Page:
Four different actions that allow your business to stand out. The following article is penned by United Creations President/Vision Keeper Eben Tobias Greene, and published in the latest issue of MARKETING.

When was the last time you were excited about a big change in your life? Maybe it was buying a car, starting a new job or running a half marathon. Whatever it was, it’s easy to talk about positive achievements with clearly defined milestones.

More challenging, however, is communicating a less tangible change, especially something that takes time to realize. This is particularly true for growing a business that must express a consistent message to its market, while introducing new products, services, people, technology… you get the picture.

Businesses are complex and often need a deeper shift at the cultural level to grow. A successful brand development is about staying in step with the times by being relevant and aligning your values with those of your customers.

There are two types of changes that play a part in re-branding: evolutionary change and transformative change.

Evolutionary change is the most common way businesses refine their brand, but when all those small changes add up—new services, people and so on—a company becomes a very different entity. If it’s not managed well, the shared experience of culture within an organization can become disjointed. This can have a big impact on how customers value their experience with your brand.

Transformative change allow us to realign a business from the ground up, incorporating all the values and attributes that make it unique, while ensuring the brand authentically connects with the market as time goes on. Leveraging the power of brand culture is about removing the boundaries between your people and those you serve.

Branding professionals have long been organizational agents of change, uniting people with inspired brand communications. However, that’s a challenge today as many industries have made radical shifts in their business models. So, how do you accomplish brand culture integration when you’re not sure who you are or where you’re going?

Embrace change with the goal of being more who you are. We accomplish this by focusing on four different actions that allow businesses to utilize their best qualities and stand out.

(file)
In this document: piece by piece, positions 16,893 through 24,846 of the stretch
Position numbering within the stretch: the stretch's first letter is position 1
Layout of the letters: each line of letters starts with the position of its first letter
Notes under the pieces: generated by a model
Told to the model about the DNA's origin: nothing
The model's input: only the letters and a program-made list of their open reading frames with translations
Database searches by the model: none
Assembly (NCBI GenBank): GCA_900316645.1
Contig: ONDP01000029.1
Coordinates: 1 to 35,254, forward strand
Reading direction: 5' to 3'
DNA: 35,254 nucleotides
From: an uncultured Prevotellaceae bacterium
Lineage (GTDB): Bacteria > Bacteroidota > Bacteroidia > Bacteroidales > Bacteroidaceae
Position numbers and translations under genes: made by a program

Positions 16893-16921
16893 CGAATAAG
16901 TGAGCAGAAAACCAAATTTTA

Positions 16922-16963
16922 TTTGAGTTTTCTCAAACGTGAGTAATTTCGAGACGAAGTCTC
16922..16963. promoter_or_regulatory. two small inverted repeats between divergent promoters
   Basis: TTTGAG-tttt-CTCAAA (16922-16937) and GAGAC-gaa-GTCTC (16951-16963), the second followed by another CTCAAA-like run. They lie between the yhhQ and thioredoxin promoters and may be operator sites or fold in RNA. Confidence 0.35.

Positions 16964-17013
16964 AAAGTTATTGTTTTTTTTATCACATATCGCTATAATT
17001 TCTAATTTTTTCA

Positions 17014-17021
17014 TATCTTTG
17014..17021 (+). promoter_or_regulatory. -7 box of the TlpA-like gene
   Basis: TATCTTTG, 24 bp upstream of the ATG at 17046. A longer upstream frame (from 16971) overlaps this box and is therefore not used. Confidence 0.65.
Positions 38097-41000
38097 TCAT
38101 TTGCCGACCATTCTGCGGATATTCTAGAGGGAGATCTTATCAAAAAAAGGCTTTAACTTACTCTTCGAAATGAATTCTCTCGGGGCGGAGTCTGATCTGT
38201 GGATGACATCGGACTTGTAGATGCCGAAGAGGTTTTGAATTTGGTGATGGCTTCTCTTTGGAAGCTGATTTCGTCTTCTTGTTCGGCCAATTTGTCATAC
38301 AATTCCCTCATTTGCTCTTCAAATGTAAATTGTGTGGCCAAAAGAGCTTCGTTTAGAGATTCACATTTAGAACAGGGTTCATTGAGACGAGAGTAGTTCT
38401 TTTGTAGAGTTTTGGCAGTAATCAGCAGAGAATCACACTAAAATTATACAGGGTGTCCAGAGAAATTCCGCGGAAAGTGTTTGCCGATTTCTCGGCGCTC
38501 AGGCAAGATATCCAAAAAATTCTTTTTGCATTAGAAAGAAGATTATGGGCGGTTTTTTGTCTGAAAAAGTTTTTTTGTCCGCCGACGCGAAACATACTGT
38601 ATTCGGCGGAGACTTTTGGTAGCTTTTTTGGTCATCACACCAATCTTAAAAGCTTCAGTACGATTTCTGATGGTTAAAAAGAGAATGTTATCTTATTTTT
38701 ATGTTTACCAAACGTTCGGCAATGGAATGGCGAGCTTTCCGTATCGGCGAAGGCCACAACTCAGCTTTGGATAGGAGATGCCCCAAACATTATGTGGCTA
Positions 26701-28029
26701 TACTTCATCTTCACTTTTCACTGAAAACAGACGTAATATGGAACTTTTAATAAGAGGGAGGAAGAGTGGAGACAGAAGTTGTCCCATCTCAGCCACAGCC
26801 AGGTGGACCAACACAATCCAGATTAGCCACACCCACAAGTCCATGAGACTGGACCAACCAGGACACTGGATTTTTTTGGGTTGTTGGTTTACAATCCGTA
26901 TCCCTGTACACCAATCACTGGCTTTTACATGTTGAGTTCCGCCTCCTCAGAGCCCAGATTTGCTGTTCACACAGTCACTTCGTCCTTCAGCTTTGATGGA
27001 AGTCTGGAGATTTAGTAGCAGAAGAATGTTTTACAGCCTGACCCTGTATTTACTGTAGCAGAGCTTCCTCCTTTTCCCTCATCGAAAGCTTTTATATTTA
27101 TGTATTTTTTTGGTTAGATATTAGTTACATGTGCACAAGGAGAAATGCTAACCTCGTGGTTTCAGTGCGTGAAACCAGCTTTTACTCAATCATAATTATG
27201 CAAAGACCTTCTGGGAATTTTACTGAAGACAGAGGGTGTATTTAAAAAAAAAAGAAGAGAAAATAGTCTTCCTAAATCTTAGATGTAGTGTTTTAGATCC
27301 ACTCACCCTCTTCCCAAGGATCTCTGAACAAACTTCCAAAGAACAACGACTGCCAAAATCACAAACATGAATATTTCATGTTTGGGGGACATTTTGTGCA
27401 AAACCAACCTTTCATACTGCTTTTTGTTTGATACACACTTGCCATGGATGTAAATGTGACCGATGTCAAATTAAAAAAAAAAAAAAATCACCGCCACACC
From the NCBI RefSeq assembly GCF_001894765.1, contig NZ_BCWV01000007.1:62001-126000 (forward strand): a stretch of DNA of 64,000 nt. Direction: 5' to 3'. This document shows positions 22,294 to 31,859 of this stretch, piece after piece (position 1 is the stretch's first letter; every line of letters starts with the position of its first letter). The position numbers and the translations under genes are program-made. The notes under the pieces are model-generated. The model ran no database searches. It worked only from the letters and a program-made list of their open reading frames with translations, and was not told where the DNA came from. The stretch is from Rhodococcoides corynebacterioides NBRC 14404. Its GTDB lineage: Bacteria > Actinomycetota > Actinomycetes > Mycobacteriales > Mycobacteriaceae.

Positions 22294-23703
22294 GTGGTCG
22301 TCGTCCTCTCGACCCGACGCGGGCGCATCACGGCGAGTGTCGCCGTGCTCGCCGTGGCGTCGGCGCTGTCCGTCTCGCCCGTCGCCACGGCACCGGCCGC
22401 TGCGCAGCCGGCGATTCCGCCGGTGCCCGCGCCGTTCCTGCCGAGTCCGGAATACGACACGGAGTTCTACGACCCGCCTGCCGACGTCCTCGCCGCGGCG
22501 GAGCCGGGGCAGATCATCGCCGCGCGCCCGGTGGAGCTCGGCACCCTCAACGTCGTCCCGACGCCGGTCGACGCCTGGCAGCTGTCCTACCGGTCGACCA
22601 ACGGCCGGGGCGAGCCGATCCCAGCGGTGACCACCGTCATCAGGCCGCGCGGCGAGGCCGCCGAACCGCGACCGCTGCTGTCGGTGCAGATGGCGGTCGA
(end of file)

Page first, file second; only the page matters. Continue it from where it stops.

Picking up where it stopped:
Differentiate. What do you stand for? Branding should communicate its values both internally and externally. We developed a powerful visual tool called a Brand Culture Compass™ to help align the purpose, values and brand pillars of any organization and to call out what separates it from the rest. Put your vision, voice and values into action. Make it easy for people to find their way.

Innovate. How are you relevant? The most common marketing focus of any company is to promote its latest and greatest offerings. But how do you position new services and products that connect with people in today’s social world? First, you must have something unique to talk about. Then, energize your voice with innovative promotions.

Integrate. Why do you matter? When all your employees are on different pages with a new brand strategy or marketing initiative, it’s hard to organize action. Face-to-face meetings, workshops, launch events and mini-brand books get people engaged. Long-term integration is about adoption and buy-in. We found success with an interactive culture portal that centralizes communications, training and resources to empower people to take a stand for their brand.

Orchestrate. When should you change? Tracking all the moving parts of a brand culture transformation and sharing that information is important. We have a number of tools and processes that streamline organizational change, such as Market Map, which visually charts the course of action.

Building a better business is all about “returning to center.” All companies have qualities that make them different from the competition. Culture building brands is a meaningful way to create a more real, value-based relationship. They may like you on Facebook, but ultimately your team and your customers want to “feel the love.”

Most clients initially want to design a new website, but many of them are looking for “brand therapy” of sorts. Not everyone is ready or needs a transformational change. Culture and branding are one. Companies that recognize this are outperforming those that aren’t confidently expressing their strengths in a consistent way.

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